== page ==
Starting a company while you’re still in college poses some challenges, but it's often a rewarding experience.
So, why should you start a business while you're still trying to get a degree?
Experience. You’ll gain skills that may help you land a job after graduation. If your company turns out to be successful, you may even decide to make it your career. You can also take what you’ve learned and start a new company.
Better than a part-time job. This depends on how quickly you’re able to turn a profit. If you can do so quickly, income from your business may be able to replace a part-time job. After graduation, you’ll have an income to rely on while you look for a job in your field.
Free time. It may not always feel like it, but you probably have more free time now than you’ll have after graduation, when a job and family responsibilities may interfere.
Mentors. You can find mentors at any time in your life, but college campuses are especially good places to do so. Professors and researchers are often on the leading edge of their fields. They’re usually more than happy to share their knowledge with college entrepreneurs.
Fewer expenses. Your budget may be tight, but you also have access to financial aid, loans, grants, and scholarships that you won't have after graduation. These funds may be able to help you avoid needing a full-time job. You can use that time to help get your business off the ground.
If your product or service is geared towards college students, you'll also have easy access to your target market for both selling and market research.
Starting a company is hard work no matter what age you are. As a student, juggling schoolwork, a social life, and your business will likely involve some sacrifices,
Cost can be another challenge unless you can find outside funding. You may not be able to start a capital-intensive business or grow as quickly as you’d like.
Finally, despite some well-known examples of successful college entrepreneurs, you may still find it hard to be taken seriously. This can be especially true if you’re looking for investors. Creating a solid business plan may help you overcome this.
Not every business idea is a winner. Before you invest too much energy into yours, it’s worth getting some outside opinions.
Talk with your mentor. An involved mentor can be one of your most valuable assets at all stages of your business venture.
Enter a business plan competition. Many colleges run these competitions. Local business owners and/or faculty members offer critiques of student-submitted plans. You’ll also get experience in presenting pitches, which can help you get outside funding.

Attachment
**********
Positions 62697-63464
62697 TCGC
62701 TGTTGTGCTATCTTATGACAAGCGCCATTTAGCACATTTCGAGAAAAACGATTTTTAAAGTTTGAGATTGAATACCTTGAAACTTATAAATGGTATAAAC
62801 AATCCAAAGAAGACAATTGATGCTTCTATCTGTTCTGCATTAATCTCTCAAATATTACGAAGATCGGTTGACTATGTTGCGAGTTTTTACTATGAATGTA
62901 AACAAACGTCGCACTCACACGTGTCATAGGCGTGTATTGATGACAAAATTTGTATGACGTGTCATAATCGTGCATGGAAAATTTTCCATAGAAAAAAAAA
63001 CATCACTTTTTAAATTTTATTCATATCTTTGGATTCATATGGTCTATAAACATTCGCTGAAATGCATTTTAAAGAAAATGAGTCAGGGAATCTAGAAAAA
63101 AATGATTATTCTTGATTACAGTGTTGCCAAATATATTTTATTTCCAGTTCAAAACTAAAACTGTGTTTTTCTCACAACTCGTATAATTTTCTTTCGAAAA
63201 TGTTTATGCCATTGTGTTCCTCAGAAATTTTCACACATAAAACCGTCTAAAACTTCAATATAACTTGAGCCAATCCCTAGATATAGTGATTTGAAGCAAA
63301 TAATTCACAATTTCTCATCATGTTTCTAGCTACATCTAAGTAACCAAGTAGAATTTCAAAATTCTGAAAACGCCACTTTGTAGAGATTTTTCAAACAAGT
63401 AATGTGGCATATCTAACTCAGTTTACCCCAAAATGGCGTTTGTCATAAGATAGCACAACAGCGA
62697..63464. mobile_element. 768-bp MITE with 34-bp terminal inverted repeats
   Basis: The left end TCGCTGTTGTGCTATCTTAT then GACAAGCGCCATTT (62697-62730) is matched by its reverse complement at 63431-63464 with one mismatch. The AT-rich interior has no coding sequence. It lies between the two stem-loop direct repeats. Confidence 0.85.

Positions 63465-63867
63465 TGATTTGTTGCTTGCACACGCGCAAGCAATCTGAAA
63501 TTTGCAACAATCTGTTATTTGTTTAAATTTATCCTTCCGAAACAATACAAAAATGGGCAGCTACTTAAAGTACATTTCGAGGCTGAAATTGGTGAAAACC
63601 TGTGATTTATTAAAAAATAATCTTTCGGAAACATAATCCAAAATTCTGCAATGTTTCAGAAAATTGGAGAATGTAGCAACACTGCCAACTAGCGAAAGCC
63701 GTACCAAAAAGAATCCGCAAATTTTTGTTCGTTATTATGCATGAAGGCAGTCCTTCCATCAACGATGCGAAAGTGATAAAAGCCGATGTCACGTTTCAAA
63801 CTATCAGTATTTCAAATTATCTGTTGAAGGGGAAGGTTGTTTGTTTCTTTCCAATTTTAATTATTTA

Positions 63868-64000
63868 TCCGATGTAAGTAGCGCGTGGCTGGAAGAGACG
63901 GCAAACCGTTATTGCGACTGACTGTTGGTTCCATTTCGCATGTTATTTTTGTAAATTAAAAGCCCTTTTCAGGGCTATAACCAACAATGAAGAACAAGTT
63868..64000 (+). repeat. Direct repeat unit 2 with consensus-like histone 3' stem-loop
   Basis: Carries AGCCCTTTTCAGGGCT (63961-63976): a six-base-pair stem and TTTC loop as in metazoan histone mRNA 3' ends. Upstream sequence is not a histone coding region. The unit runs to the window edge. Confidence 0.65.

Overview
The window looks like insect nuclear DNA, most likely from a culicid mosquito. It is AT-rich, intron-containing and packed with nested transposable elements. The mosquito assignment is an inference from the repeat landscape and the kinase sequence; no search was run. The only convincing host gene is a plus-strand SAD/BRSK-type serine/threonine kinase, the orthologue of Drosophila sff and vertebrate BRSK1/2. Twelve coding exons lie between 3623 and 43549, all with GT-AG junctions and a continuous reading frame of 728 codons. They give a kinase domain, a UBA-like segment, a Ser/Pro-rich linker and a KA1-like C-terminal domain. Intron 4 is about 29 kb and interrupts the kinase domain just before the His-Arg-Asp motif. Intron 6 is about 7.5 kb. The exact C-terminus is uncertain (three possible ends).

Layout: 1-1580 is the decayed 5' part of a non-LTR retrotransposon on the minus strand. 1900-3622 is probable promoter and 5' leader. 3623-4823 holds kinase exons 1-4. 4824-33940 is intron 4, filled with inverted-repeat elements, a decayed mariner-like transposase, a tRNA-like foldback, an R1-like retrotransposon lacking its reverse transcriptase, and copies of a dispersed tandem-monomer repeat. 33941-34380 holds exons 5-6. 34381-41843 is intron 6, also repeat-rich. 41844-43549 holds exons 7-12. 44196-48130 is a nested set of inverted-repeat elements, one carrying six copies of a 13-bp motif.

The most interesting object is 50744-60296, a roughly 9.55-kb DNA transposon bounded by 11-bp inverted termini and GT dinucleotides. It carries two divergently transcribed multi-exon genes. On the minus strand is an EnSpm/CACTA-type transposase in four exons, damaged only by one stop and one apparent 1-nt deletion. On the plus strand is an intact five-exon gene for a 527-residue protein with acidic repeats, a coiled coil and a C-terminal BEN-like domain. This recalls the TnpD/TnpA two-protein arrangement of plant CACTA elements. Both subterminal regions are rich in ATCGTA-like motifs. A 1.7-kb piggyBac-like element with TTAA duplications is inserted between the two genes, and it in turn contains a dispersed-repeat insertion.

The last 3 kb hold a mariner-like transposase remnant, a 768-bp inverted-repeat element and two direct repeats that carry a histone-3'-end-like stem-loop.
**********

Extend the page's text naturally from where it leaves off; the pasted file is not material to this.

Run focus groups or polls. These don't have to be elaborate or expensive. Find students on campus who fit your target market and are willing to be interviewed for a few minutes. Ask them what they think about your product, whether they would buy it, at what price point, and anything else you feel would be relevant. Have interested students test-drive your product or service.
Depending on your business, you may be able to fund your new business with savings. If you need outside money, you have a few options:
Business plan competitions. In addition to getting a critique, winners can come away with tens of thousands of dollars (prize amounts vary widely between competitions).
Entrepreneurial scholarships. Some universities offer scholarships to help students get businesses started.
Crowd funding. From Kickstarter to Peerbackers and RocketHub, there are dozens of websites that allow you to solicit funds to get a business up and running or a product manufactured. Each site has it’s own fee structure and limits on the types of fundraising you can do.
Startup accelerators. Often run by groups of investors, accelerators may offer cash in exchange for a small stake in your company. They can also help you develop your product more fully, build your customer base, and connect with industry influencers.
In addition to finding sources of money, figure out ways to be as frugal as possible with the money you do get. See if your school’s entrepreneurship center offers things like free or inexpensive office space, Internet, utilities or other resources.
Starting a solid business isn't easy, but it can be a very rewarding experience. Whether the business succeeds or fails, the skills you learn can help you with your next venture.